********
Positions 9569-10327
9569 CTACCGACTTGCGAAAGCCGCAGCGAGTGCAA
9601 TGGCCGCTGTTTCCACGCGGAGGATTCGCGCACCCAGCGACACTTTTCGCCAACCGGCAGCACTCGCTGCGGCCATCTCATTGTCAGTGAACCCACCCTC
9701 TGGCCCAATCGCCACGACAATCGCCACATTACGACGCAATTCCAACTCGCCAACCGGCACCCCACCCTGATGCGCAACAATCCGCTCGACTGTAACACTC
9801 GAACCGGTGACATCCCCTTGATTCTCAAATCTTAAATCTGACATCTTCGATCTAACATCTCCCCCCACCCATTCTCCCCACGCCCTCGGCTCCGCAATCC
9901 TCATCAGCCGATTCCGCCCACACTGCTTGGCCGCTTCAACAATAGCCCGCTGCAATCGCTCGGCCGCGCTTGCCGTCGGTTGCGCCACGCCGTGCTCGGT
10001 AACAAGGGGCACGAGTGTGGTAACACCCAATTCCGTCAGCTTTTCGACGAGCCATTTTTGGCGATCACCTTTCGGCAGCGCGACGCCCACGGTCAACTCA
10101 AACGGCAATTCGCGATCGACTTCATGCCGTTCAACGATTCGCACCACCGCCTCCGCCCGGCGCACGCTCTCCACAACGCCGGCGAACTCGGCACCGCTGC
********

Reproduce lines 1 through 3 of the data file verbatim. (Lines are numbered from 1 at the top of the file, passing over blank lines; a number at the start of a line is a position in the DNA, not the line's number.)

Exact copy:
Positions 9569-10327
9569 CTACCGACTTGCGAAAGCCGCAGCGAGTGCAA
9601 TGGCCGCTGTTTCCACGCGGAGGATTCGCGCACCCAGCGACACTTTTCGCCAACCGGCAGCACTCGCTGCGGCCATCTCATTGTCAGTGAACCCACCCTC